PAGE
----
Random Thoughts of a Disordered Mind


4 Comments

Facing Anorexia

Lean or Anorexic?

Tonight I watched a profoundly disturbing intervention on A&E with a stick-thin woman suffering from anorexia. She is 5’8″ tall, weighs 94 lbs, and eats 800 calories or less a day, and thinks her belly is distended when you can see her bones. They look so sharp and angular that you could use them to cut things.

She is a twin and seeing her on screen in contrast with her healthy sister was particularly hard to watch. It was so obvious to me and my friend watching with me (and 99% of other people) that someone so skeletal looked scary and unhealthy. It was really hard to watch her talk about how she doesn’t deserve to eat, how she has rituals around stretching out the food as long as possible. Her clothes were baggy but they still didn’t disguise her true body shape. Her hair looked awful and her eyes were haunted. Her family was afraid that she would die soon.

Part of me watched in appalled discomfort as she justified her not eating, her appearance, her self control, her right to do what she wanted with her body. Because I know I say some of the same things, only I’m challenged by my obesity, not my anorexia. I’ve had fears that my family would stage an intervention with me — we love you, we need you to live and be healthy, we need you to see that you are killing yourself with food.

I’m afraid that I would not deal with it well. However true it is, there is nothing I haven’t told myself. So instead of allowing myself to be carted off to a treatment center to eat bread and water and have counseling for 90 days, I would probably stuff my face and cry.

The show was sobering and left me with much to think about. I can still see her face.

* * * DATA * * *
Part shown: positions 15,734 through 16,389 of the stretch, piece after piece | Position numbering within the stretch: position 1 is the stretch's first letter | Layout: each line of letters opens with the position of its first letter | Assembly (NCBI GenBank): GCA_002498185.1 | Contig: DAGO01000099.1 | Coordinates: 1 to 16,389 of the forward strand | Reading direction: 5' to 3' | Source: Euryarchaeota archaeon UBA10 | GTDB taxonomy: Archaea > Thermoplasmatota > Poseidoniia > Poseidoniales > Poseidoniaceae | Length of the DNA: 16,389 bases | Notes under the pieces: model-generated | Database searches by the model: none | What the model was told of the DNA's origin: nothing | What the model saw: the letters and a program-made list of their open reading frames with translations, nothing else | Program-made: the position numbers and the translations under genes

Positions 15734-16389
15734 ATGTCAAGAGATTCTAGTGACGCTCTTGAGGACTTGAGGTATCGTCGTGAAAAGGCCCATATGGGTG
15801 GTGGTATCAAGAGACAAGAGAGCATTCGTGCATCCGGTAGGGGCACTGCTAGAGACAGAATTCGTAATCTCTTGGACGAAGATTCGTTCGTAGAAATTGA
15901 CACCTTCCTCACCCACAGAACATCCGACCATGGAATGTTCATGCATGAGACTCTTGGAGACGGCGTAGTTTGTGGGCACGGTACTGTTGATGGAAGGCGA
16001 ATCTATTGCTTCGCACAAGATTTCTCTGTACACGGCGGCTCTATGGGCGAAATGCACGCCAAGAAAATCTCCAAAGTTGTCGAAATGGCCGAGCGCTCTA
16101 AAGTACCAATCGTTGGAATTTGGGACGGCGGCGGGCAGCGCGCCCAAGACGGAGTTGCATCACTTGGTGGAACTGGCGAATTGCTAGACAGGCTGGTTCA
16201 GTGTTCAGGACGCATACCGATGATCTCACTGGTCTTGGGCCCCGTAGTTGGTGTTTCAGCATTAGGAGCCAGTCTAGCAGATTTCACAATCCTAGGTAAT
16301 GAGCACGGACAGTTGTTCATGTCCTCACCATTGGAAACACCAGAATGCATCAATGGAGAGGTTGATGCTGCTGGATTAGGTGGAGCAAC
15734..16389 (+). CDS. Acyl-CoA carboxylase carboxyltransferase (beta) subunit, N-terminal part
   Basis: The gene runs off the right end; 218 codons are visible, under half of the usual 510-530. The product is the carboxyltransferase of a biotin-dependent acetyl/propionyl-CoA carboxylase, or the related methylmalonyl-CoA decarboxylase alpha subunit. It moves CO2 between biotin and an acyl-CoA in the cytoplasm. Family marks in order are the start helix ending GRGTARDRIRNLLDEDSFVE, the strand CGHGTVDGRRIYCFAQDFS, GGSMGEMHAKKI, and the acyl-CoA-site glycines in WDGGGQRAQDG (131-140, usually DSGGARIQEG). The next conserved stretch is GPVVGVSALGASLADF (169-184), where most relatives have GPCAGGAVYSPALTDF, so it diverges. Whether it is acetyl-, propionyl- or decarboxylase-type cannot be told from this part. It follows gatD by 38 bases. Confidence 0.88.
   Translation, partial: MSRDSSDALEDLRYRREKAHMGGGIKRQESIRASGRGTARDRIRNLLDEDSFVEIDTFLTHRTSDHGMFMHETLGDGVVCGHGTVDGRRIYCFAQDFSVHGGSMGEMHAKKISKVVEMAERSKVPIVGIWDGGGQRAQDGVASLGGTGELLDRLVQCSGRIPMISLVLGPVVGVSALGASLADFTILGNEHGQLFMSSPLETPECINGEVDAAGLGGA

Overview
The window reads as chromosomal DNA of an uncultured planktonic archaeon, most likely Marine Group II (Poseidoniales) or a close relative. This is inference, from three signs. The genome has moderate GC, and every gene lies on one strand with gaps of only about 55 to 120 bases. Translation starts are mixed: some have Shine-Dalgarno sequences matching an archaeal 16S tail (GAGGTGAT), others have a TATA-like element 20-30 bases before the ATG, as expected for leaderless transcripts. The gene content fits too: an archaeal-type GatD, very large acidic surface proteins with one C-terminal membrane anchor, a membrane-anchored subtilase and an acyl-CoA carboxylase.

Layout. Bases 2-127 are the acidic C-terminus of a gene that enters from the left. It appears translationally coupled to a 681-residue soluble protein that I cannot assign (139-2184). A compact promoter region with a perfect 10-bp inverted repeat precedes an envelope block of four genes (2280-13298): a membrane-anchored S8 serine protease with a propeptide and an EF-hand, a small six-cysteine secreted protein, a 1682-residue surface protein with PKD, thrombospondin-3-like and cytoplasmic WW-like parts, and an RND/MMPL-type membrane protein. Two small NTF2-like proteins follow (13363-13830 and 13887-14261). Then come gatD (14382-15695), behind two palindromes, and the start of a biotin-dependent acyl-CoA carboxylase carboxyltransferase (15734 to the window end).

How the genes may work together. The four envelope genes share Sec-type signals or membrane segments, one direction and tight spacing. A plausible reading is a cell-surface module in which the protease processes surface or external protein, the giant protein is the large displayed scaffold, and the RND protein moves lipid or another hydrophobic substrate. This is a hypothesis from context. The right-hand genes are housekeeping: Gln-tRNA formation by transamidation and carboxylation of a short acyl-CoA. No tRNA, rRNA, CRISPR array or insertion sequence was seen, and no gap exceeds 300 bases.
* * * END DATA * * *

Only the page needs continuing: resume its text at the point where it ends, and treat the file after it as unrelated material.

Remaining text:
Advertisements


3 Comments

Be It Resolved?

It’s All About Me

I know, I know – another post about resolutions? Well, yes and no. I don’t sit down and write out a list of things I resolve for the new year because I’ve done it so many times before and failed miserably at accomplishing any of them. And then, having failed, I managed to work myself into self-loathing and resentment that I needed to accomplish those resolutions in the first place.

Losing weight and working out more are naturally two of those failed resolutions. Been there, done that, more times than I care to count. So instead of resolving things this time, I’m looking at what I want my winning outcomes to be. Yeah, I know, WW talk. But for me, it works.

There are really two big things on my mind and heart as I go into 2008. To be healthier and to live with grace.

To be healthier is the stuff I already know about but am, for whatever reason, not doing. Living with grace includes not beating myself up for who I am and the choice I make, and also making better choices because they are the right ones. It means accepting failure without whining and success without gloating. Living with balance.

And yes, it means doing the things I know I should be doing to be healthy. To eat less and move more, without complaining or trying to find ways to cheat and be lazy.

I read on someone else’s blog today about looking back over the year, finding herself 60 lbs lighter than when the year started, and I was hit by a wave of sadness that I wasn’t the one to say that. Not jealousy, just sadness, because I haven’t done anything to deserve being 60 lbs lighter. I do have the power to do something and my fresh start begins tomorrow.